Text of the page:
Community theatres often use volunteers, but do they really get the most out of them?
While working on a number of non-profit productions that utilize volunteers, I have seen both ends of the spectrum and probably everything in between. Sometimes the volunteers are perceived as “great, we couldn’t do it without them,” and other times as “they’re clueless.” Most often, they’re somewhere in between, but what makes them one way or another? Here are a few observations and suggestions.
1. The self-fulfilling prophecy
There’s something about self-fulfilling prophecies: we can make things happen or not happen by how we approach them. If we think volunteers are going to work out great, they will, and if we think they won’t, then they won’t.
2. “They don’t tell us anything.”
How often have I seen volunteer stage crews show up for first tech without any conception of the show itself? Sure they (hopefully) know the name of the show, and may have worked on a different production of it at some point, but are they told anything about this production?
What I’ve seen most of the time is that they get a tour of the stage, then are shown the pieces that need to move and told where to put them, and that’s it. But they don’t have a picture of what the set looks like in each scene, or why it looks that way. It is so simple and cheap to show them the set designer’s renderings, or the model, or the floor plan, and quickly walk them through the show. That way they can visualize the bed in Maria’s bedroom as more than just a scenic element on the spike marks, and the spike marks will make more sense.
The same goes for volunteer building and painting crews, who often show up and are just told to “take this and make that” without so much as a hint of what the piece is for or how it fits in the production. How are they to know or to feel anything about their work, if they see the resident staff being so non-committal?
3. “They spent all day on this one little piece.”
One of my favorites. A volunteer comes in, ready to work. You ask him to put these legs on this bench, and walk away. He has no way to know that you have six other projects for him unless you tell him. Better yet, he has no way to know that the day’s goal is to finish this other unit and that it all has to be completed by next weekend.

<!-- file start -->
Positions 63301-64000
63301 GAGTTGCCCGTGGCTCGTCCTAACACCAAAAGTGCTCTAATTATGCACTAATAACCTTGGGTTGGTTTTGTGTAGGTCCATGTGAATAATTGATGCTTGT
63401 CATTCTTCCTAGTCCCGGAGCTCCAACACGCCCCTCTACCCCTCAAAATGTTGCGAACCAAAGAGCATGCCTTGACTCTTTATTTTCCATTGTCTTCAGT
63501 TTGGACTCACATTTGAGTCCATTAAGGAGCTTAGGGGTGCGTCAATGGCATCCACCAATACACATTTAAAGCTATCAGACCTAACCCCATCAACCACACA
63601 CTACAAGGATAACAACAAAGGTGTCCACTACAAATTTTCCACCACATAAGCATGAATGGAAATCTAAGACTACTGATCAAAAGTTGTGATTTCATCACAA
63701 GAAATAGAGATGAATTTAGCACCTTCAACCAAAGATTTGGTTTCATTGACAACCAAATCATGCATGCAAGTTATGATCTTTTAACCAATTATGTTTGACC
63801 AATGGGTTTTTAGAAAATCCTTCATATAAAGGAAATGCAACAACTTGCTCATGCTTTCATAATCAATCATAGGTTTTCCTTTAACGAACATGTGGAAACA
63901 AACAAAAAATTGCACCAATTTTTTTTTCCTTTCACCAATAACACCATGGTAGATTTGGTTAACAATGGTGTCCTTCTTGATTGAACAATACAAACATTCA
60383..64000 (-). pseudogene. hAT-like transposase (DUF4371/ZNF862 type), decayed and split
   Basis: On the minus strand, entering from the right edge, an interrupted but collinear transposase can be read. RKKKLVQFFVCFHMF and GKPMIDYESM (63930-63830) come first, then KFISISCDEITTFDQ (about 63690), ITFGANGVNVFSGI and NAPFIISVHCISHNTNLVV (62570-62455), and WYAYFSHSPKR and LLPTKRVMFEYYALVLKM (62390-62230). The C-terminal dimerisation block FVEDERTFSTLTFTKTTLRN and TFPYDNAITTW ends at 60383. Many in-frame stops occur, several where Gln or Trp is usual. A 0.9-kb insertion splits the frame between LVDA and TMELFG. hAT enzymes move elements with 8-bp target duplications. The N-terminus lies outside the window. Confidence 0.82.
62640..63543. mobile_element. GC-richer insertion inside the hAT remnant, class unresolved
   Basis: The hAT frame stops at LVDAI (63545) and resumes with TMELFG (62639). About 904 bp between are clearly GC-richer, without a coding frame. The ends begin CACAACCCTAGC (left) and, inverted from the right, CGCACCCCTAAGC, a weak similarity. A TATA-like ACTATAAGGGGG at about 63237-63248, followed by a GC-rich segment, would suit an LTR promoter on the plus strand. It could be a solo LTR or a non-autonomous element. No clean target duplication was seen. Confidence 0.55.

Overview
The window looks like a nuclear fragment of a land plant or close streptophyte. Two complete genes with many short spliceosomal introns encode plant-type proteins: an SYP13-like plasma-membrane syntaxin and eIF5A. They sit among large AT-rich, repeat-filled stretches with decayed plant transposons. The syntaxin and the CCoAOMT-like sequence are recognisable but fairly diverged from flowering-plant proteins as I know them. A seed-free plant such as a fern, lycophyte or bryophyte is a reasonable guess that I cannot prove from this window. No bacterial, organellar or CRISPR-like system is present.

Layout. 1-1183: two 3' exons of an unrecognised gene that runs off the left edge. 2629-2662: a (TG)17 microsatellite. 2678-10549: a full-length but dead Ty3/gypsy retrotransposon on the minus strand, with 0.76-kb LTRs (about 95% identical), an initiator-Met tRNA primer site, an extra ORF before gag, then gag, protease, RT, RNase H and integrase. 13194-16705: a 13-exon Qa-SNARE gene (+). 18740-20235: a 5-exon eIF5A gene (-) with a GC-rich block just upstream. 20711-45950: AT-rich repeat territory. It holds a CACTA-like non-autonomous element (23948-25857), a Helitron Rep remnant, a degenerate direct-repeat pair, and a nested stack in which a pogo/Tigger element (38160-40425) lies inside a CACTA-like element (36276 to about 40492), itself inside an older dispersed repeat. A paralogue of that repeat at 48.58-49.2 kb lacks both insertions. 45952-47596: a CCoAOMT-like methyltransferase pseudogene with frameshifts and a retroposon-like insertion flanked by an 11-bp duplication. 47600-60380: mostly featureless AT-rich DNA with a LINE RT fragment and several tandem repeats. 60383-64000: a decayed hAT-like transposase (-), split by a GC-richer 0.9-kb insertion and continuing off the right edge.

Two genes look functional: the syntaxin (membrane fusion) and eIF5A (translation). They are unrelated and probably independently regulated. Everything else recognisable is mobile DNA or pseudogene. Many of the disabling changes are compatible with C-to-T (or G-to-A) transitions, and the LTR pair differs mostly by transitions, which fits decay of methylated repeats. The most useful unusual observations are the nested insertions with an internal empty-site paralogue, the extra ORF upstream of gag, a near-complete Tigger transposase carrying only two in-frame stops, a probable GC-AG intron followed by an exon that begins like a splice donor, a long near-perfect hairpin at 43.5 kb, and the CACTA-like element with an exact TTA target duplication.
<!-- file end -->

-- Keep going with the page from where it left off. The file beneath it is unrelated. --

Volunteers (people) will do what you ask them to do and will respond to what they see you doing; if you act like there’s no hurry and no deadlines, why should they take it upon themselves to think otherwise? The relatively few times I’ve physically worked with volunteers, I’ve shown them the drawings for whatever they’re building, talked them through the project, and told them what the day’s work plan is and what we need to accomplish — and why. It’s only taken (literally) a minute or two, but it’s made a huge difference. I’ve treated them like valuable employees, and, after a bit, they’ve acted like responsible employees. And had fun doing it.
Here’s where supervision comes into the picture. Now and then, walk over to someone’s project and see how they’re doing, or if they have any questions. If they’re going off on a tangent (say using all that 2×4 you had earmarked for another project), let them know about the other project and bring them back to this one. What I’ve found works for me (when I have a new person working on a project and I don’t know their skills yet), is to check on them every few minutes at first and then let them go at it, with only an occasional “hi, how’s it going?” This way they don’t feel they’re being micro-managed, but still know that you’re there and available in case of questions.
4. “We” vs. “you.”
This is part of what defines a production company’s culture, and has to be actively developed and nurtured by the management team. If volunteers feel that they have no clue what’s going on, and that they are perceived as just bodies, they have no frame of reference in which to develop “ownership” of the project. So they don’t. It’s only when they start asking, “how are we doing?” instead of “what do you want me to do today?” that you know a positive culture is forming.
5. Keep them informed.
Putting together a production schedule, however simple, at the start of the construction phase can do wonders to get volunteers involved. It can be as simple as an email that says, “We will be building the set at the theatre starting on Saturday June 15 and continuing until Saturday July 24, from 10:00am to 4:00pm. A lunch break will be provided from 12:30 to 1:00, so bring your lunch. Please let our volunteer coordinator (Jane Doe) know if you are coming on each of these days so we will know who will be there and can schedule work accordingly. You can reach Jane at firstname.lastname@example.org.”
You will always have people saying I can’t make it this day or that day, but at least you will have a fair idea of how many people will be there and what you will be able to accomplish. It’s also a good idea to update them as needed, i.e., “This Saturday we will be completing the upper platform and also painting the lower platform, so please come ready to paint.” This gives your volunteers a sense that things are scheduled and organized, and that you take the work seriously.
6. Volunteers are part of the team
Above all, make the volunteers feel like they are an important part of the production team. In many cases, they are essential, as in it literally couldn’t happen without them. Updates, thank-yous, a free lunch now and then, and maybe an appreciation mini-party after opening will keep them happy and involved and coming back.